And like Filker Knave, he causes problems that causes the con to seek a separation from him.

According to the “defense” of David Weingart’s filking friend, a convention that commits the sin of treating a Filker Knave the same as it treats a Regular Knave is making a horrible mistake and should expect to be penalized for offenses against the community.

In other words, according to this “defense”, David Weingart should be accorded special and preferential treatment because he is an important person in fandom. He should get consideration for being A Big Deal. The safety and security of the unnamed other staffer, being not such A Big Deal, should never have been given priority over his comfort and convenience.

The choice between having Filker Knave on staff or in attendance versus having any other random person on staff or in attendance should always fall on the side of Filker Knave, because Filker Knave is a filker, and an important person, and he has friends who matter. Regular Knave, not so much.

This state of affairs is very much the way things have gone in fandom for generations, I’m sorry to say. I’m less sorry to say that we’ve been moving away from that kind of thinking. This is why I applaud Worldcon 75’s decision in this matter. It reaffirms to me my general impression that the con’s leadership has their priorities straight and is working to make fandom better, safer, and more inclusive rather than deferring to “the way things are done”.

Now this is the point where David Weingart’s defenders pop up to say, “But he’s not a knave! How dare you call him a knave! How dare you make these comparisons and cast these aspersions!”

Well, here’s the thing.

I said this on Twitter, and it was one of the first things I said about his mess: you can’t prioritize safety in your community right up until the point that it becomes inconvenient for you or your friends.

David Weingart himself thought the other person’s feelings about him were valid enough that he insisted on only working for the con to the extent that it could be guaranteed the other staffer would not come into contact with him.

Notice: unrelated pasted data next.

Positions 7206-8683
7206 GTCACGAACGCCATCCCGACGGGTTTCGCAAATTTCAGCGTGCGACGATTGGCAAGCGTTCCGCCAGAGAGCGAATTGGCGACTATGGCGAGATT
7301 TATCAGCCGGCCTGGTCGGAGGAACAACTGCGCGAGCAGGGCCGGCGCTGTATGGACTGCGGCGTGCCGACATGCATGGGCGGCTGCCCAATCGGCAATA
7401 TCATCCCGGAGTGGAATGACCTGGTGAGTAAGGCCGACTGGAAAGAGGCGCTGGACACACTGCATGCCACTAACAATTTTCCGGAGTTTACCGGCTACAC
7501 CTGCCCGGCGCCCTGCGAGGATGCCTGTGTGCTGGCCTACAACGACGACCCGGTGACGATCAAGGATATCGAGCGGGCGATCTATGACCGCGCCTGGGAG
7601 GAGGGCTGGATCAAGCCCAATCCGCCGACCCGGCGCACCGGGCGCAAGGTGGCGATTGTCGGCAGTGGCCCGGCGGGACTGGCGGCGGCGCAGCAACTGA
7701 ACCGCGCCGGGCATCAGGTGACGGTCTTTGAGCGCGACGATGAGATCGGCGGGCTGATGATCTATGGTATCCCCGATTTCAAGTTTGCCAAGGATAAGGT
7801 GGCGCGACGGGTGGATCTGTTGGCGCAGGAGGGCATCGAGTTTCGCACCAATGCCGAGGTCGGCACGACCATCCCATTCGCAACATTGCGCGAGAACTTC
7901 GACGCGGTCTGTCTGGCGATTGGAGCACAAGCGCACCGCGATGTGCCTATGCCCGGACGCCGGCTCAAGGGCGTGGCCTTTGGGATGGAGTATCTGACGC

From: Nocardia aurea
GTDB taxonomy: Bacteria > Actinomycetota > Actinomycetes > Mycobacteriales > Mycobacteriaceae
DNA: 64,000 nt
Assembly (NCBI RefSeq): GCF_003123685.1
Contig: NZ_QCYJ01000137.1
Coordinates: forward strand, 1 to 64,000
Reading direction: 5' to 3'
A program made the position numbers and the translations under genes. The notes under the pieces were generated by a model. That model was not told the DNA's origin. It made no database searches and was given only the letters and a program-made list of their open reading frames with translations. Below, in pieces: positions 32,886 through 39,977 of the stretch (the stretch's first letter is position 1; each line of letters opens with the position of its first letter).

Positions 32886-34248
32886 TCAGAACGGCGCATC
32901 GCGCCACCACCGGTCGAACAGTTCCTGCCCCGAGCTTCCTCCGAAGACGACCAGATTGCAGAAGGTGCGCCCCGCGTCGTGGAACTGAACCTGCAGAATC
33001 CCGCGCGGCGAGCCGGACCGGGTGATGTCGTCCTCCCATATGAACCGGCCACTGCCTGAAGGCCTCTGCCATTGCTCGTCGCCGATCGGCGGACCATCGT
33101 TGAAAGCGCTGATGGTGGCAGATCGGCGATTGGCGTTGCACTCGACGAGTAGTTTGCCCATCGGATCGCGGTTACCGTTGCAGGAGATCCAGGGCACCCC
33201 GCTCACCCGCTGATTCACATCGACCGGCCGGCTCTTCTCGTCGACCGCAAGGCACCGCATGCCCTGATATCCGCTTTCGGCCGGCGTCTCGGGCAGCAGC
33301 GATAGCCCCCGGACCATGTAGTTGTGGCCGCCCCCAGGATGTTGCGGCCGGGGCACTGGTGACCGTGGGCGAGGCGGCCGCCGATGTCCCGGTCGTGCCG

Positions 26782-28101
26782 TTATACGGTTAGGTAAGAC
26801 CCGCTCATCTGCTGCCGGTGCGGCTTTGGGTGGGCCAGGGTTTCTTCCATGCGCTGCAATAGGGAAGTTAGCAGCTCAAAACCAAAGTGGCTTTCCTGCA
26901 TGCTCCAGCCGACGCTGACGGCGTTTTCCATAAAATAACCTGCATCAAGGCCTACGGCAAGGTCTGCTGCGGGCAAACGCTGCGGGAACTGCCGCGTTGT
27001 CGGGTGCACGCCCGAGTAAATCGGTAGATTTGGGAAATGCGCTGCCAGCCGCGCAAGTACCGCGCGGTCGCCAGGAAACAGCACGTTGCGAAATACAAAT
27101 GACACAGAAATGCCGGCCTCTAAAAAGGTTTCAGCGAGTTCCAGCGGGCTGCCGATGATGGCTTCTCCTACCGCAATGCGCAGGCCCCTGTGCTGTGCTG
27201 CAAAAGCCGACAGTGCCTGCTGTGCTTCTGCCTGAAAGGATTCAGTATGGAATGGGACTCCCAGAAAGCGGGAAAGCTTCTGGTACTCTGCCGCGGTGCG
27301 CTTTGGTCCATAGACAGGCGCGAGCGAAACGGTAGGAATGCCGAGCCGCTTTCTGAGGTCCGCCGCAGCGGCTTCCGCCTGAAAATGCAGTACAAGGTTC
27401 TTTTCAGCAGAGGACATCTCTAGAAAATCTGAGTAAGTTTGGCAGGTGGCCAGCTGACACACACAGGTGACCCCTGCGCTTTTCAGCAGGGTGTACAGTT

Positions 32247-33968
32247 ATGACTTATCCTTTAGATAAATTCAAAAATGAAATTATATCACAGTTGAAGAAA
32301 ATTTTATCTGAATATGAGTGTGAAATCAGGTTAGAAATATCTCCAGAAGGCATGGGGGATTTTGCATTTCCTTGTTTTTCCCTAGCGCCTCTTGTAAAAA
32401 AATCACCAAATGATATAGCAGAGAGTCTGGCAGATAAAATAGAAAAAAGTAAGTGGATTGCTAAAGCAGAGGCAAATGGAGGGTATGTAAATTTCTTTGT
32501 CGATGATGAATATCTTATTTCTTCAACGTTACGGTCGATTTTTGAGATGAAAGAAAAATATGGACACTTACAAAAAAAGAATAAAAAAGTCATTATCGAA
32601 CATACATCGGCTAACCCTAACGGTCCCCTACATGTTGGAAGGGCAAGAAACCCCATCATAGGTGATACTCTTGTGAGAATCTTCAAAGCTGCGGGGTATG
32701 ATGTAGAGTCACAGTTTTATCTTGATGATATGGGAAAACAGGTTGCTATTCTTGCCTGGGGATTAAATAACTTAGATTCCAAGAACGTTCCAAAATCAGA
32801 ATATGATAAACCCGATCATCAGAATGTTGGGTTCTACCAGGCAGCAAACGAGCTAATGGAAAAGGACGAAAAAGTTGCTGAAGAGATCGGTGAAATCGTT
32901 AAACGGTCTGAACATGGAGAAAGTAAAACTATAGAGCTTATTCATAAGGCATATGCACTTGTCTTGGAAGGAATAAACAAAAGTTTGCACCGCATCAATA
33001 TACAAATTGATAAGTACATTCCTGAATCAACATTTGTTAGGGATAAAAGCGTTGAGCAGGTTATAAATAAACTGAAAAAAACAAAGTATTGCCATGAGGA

You can take it up with David Weingart if you think that’s unfair. Don’t ask the con to justify David Weingart’s decision.

He eventually used the word “sanction” to describe what the con chairs were asking him to do, and he spoke of consequences in terms suggesting he saw them as punishment, but all the con was doing from start to finish was trying to ensure that the state of affairs he had stipulated as necessary (no contact between himself and the other party) was actually observed.

I have seen a number of people saying things like, “I agree with believing the victim, but this is going too far because I know you David Weingart and I know you are a good guy.” And I’m not going to disagree with them in their judgment of their friend, because I don’t know David Weingart.

But go back and look at any case where someone is accused of harassment, stalking, abuse, or worse, and you will find their friends and loved ones saying the same thing. And most of them meant it. And most of them had the same kind of direct, firsthand evidence and strong personal intuition that it is guiding David Weingart’s friends.

Now! Important! I’m not saying “Therefore, this proves that David Weingart is blah blah blah blah blah.” The fact that his friends think he’s swell doesn’t prove anything other than the fact that, like most people on this planet, he’s swell to his friends.

Everybody defending him wants to argue about what’s “actionable”, as though this were a legal proceeding and a court were doling out criminal penalties. Well, in the sense of “what is firm evidence that can be acted on”, the people in you’re life whom you are good to saying that you are good to them is not actionable in the positive direction. It’s not relevant. Not admissible.

This is a difficult situation, and a real test of the priorities of a community. Trying to prioritize safety only in cases where the danger is provably real is like deciding to buckle your seat belt only when you know you’re going to get in a car crash. That’s not how safety works. If we could know when and where a car is going to actually crash, we wouldn’t need seat belts. We would just avoid the crashes.

If there were any real way—any—to know who the “good people” are and who the “creeps” are, to know who’s upstanding and who is just reasonably charming, we wouldn’t need things like codes of conduct or behavioral agreements or mediation between two parties. We’d just keep the creeps out and trust in the good nature of everyone else.